Likewise, grilled ramps make an excellent hors d’oeuvres. Mix them with fresh ricotta cheese and lemon zest then smear it on grilled French bread. The ricotta tones down the sharp bite from the ramps but is makes a creamy garlicky lemon blend that tastes great on grilled toast. Only use fresh ricotta cheese and not the commercial brands. The ricotta flavor of these toasts stand out with the ramps and commercial ricotta just doesn’t sing the way homemade or freshly bought ricotta does. Seared toast with a smear of ricotta cheese and grilled ramps are a crowd-pleasing appetizer at any cocktail party, graduation party, or picnic in the park.
If you want to have a more potent grilled ramp flavor, omit the ricotta just add 1-2 grilled ramps per slice of bread. Chop them up and arrange them decoratively on each slice then add a squeeze of lemon juice right before serving.
Ramps are a member of the Allium family with a harvest season of only three weeks in May/June. The taste is like a cross between garlic cloves, scallions and leeks yet has its own unique garlicky-oniony flavor. Often ramps are referred as wild leeks or spring onions, ramps are neither. They are simply and uniquely ramps.
Because they are rare and only grow in the wild, people get ecstatic when they spot them at the farmer’s market or out in the wild. Like a lot of rare food finds they have a devoted following among chefs, home cooks, and foragers. But their popularity has led to some problems. As I was researching ramps for my post, I learned that ramps are on the protected plant list in Quebec Canada and on the watch list along the eastern continental United States.
The reason for the protection status is because of over harvesting combined with the length of time it takes for ramps to make seeds, germinate seeds and grow mature enough for harvesting. Like a lot of wild plants, it takes several years. Because of the slow germination period, as explained in this article in Epicurious, only 10% of a single crop should get harvested over the course of the season. Unfortunately, as with most trendy wild foods, they are in high demand and command a high price. The higher the price the greedier foragers get and pull up more ramps than the regulated amount and the plant cannot sustain its life cycle.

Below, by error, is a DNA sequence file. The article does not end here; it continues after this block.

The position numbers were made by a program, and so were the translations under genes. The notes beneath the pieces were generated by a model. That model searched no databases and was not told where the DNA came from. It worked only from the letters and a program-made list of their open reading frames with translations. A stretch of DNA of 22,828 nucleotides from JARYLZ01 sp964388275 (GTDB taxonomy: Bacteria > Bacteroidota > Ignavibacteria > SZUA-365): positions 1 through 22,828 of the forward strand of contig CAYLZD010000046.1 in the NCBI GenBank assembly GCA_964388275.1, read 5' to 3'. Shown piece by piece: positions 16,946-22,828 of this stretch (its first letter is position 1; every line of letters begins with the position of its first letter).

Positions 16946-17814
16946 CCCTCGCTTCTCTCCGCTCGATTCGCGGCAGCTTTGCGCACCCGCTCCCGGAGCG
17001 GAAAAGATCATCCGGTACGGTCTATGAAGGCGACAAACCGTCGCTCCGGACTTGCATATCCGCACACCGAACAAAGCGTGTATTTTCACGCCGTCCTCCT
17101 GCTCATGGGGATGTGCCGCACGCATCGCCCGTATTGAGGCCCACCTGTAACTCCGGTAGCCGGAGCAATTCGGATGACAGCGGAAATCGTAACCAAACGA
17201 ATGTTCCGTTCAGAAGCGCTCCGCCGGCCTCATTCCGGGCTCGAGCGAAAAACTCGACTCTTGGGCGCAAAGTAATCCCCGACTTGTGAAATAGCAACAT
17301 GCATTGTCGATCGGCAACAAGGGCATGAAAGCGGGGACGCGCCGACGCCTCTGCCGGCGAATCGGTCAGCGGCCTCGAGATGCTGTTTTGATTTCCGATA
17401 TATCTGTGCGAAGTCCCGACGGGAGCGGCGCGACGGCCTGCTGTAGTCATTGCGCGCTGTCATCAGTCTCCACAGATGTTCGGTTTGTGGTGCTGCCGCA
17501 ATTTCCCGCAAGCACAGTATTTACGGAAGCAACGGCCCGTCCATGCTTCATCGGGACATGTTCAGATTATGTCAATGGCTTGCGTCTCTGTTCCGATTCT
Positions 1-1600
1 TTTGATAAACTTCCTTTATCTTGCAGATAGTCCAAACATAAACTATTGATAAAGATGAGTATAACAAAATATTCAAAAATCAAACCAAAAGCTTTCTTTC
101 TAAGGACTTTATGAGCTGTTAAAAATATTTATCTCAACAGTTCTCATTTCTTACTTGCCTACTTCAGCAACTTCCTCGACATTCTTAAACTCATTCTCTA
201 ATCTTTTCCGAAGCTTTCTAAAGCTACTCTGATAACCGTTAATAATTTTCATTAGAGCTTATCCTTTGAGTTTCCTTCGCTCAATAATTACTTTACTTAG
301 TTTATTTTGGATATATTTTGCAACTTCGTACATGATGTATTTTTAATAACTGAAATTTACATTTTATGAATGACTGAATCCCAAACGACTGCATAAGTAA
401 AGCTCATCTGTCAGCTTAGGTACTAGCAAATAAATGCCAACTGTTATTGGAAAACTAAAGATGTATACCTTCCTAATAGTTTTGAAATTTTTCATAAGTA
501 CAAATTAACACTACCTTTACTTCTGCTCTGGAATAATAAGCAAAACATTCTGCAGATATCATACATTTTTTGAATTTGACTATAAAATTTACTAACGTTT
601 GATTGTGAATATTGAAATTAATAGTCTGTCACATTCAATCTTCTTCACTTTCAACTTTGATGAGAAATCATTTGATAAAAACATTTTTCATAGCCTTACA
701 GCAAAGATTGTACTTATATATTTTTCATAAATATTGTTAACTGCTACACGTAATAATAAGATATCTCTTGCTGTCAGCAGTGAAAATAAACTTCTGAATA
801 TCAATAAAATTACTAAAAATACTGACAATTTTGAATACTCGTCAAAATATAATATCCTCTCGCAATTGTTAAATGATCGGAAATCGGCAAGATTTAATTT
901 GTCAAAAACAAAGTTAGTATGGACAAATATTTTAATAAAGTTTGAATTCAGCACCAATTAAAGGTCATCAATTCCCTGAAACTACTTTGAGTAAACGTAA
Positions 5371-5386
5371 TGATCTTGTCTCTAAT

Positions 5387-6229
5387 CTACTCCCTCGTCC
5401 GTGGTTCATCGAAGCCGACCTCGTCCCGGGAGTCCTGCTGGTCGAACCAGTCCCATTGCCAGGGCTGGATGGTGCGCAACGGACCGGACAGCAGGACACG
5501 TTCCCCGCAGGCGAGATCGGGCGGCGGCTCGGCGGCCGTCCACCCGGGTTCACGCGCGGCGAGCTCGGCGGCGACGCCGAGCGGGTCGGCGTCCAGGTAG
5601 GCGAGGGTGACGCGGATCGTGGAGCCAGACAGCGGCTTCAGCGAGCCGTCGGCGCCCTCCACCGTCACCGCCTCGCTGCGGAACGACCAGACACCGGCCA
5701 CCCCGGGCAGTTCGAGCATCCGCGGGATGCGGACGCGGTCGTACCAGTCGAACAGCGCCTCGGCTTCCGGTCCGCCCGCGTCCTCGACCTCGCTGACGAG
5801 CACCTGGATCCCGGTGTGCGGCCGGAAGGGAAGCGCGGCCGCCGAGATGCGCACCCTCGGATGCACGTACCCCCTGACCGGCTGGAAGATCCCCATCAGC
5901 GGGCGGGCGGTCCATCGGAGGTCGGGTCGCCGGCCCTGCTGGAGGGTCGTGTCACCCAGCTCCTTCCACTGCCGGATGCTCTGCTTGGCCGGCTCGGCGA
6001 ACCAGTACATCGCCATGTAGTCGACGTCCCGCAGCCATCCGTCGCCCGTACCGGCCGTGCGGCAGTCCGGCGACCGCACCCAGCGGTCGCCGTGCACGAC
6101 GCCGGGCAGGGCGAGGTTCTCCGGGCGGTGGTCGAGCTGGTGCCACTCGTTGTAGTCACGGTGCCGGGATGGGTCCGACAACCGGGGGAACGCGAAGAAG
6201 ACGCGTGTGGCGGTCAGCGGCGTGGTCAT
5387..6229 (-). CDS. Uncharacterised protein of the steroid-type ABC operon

Eat Ramps Responsibility
Once I learned about ramps protected status in Canada and being on the watch list in the US, I felt very guilty not only for buying them but posting a recipe with ramps as the main focus. I take these concerns very seriously. Yet, I believe if we eat ramps as a special treat and not excessively then the ramp population can sustain itself. It is the consumer’s responsibility to demand responsible behavior from the farmer and not support foragers and markets that do not follow the guidelines for foraging ramps. If we get greedy and take more that is sustainable and buy from individuals not following the rules, there is a strong likelihood ramps will get protected status list as it is in Canada. Hopefully chefs, and especially celebrity chefs, will take action and help protect ramps like they have done in the past.
More Ways to Cook with Ramps